Art

Art is hard. Any form of it, and I think that is a worldwide accepted fact. Lately I have to remind myself this and shut out the heavy heart that follows criticism. I have to fight through wanting to give up, drop the brush and pencil, again. Long ago, I forgot what it felt like to have fun with, to enjoy, art and not want to cry because I didn’t get a “wow” or “that’s really good!” I actually began to hide my artwork because I felt the need to protect myself; I poured all my emotions at the time into my pieces and to be told that they needed to be corrected translated into something else.
What I got was that I drew too many skeletons. My work was too stylized.
I started to get angry. I wanted to shout that they weren’t saying Picasso worked in cubism too often, Monet painted too many landscapes, Jacob Lawrence did too many collages, and Andy Goldsworthy should do something other than Land Art.
My escape, my way out of pain, who I was through paint didn’t need to be corrected. There is no correct personality.  I held onto that thought for a very long time but I also stopped drawing and slowly I have stopped painting.
However… I am beginning again but this time I am seeking help from books. Books don’t tell you what to draw and how often you should draw it– they show you methods of how to draw. That’s what’s important. So I will draw as many messed up faces, skeletons, stylized scenes, and paint non-symmetrical paintings as I damn well please.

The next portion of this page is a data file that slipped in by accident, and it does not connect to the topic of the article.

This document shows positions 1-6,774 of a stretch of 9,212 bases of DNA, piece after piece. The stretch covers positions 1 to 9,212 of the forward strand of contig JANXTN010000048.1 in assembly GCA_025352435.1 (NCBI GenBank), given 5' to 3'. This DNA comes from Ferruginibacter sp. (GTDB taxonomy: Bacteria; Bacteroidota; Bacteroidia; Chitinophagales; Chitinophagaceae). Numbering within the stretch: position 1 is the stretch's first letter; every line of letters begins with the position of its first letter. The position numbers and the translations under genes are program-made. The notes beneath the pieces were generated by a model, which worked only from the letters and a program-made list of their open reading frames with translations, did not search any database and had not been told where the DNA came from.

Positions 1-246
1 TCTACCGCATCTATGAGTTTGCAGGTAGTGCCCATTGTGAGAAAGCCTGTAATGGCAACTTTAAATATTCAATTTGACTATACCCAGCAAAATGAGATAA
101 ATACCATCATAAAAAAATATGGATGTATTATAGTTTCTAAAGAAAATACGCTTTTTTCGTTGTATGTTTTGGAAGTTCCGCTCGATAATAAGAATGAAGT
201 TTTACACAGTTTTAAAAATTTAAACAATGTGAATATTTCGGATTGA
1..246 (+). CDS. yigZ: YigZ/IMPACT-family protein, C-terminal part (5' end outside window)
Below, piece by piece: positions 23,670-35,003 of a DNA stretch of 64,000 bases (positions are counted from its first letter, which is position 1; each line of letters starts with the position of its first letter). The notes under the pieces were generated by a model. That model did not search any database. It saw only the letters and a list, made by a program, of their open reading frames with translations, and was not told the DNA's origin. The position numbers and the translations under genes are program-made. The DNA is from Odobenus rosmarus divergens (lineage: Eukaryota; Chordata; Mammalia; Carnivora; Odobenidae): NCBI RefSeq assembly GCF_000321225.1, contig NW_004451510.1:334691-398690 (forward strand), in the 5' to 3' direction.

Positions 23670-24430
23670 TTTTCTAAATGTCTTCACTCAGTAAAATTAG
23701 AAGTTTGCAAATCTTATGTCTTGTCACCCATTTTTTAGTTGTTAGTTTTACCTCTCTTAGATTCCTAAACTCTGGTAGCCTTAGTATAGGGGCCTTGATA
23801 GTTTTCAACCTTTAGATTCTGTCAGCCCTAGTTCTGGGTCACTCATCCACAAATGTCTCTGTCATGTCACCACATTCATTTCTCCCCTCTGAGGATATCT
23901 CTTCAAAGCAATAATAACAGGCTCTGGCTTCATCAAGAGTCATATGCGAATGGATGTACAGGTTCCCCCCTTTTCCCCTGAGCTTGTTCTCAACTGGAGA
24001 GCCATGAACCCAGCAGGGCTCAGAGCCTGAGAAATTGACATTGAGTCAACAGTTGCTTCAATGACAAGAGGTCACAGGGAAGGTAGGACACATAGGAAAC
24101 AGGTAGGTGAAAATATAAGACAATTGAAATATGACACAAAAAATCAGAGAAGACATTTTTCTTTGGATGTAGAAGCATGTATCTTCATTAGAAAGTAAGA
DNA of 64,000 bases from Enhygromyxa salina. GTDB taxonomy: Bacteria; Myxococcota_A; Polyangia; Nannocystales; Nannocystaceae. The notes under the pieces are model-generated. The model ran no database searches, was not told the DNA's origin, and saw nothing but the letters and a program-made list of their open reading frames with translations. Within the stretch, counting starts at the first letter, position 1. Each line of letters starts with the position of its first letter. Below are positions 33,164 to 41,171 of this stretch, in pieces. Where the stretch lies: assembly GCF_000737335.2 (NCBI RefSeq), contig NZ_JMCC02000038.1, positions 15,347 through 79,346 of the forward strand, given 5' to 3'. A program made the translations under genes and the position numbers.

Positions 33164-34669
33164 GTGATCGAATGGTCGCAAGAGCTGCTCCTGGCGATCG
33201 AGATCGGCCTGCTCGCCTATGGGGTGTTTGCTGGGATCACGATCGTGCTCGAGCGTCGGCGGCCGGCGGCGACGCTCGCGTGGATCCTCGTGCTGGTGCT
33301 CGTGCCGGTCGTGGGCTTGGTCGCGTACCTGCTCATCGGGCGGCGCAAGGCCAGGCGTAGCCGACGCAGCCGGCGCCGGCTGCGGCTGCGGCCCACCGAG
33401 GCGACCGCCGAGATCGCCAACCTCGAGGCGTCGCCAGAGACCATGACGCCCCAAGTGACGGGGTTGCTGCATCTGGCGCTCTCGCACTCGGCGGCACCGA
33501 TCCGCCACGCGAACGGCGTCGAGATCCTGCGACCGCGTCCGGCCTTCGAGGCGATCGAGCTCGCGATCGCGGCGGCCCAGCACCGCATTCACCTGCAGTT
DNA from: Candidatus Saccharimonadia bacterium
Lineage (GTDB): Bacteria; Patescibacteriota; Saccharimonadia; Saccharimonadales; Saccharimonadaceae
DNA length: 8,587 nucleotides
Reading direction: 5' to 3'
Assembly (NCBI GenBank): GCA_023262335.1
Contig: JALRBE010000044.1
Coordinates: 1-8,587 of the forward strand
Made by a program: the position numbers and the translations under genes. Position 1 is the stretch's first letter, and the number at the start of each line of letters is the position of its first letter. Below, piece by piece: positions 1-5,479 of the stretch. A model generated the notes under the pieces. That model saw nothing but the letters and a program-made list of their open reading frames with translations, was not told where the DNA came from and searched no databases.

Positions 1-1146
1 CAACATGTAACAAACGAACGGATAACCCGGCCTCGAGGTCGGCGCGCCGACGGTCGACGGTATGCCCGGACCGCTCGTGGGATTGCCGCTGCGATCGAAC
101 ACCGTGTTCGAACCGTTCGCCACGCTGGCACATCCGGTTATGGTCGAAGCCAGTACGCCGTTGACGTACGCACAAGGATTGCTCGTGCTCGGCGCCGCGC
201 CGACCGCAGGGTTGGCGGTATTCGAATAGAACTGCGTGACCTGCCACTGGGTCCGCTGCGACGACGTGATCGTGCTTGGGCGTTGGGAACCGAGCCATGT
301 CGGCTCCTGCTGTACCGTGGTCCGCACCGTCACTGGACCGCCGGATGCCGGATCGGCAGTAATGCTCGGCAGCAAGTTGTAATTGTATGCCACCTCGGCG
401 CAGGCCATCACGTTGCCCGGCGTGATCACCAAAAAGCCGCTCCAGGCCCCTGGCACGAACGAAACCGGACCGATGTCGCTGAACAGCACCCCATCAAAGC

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5 thoughts on “Art

  1. I used to withdraw too, but not out of fear of criticism. In fact, I do more abstract work now because people used to say, “I don’t get it”. I tell young artists that they should paint what they want to paint and not worry about feedback. They feel the same way you do when they are criticised for following their passion. Because someone loves carving skeletons, and thought they’d make nice jewelry, I wear a skull bracelet on my wrist every day and now lots of people think skulls are cute, too. This is really all about you. Good luck with your work.

  2. Thank you for sharing your personal artistic journey. I can totally relate to your experience of shutting down. It’s great that you are fighting to practise and improve. Wishing you all the best throughout your creative process 🙂

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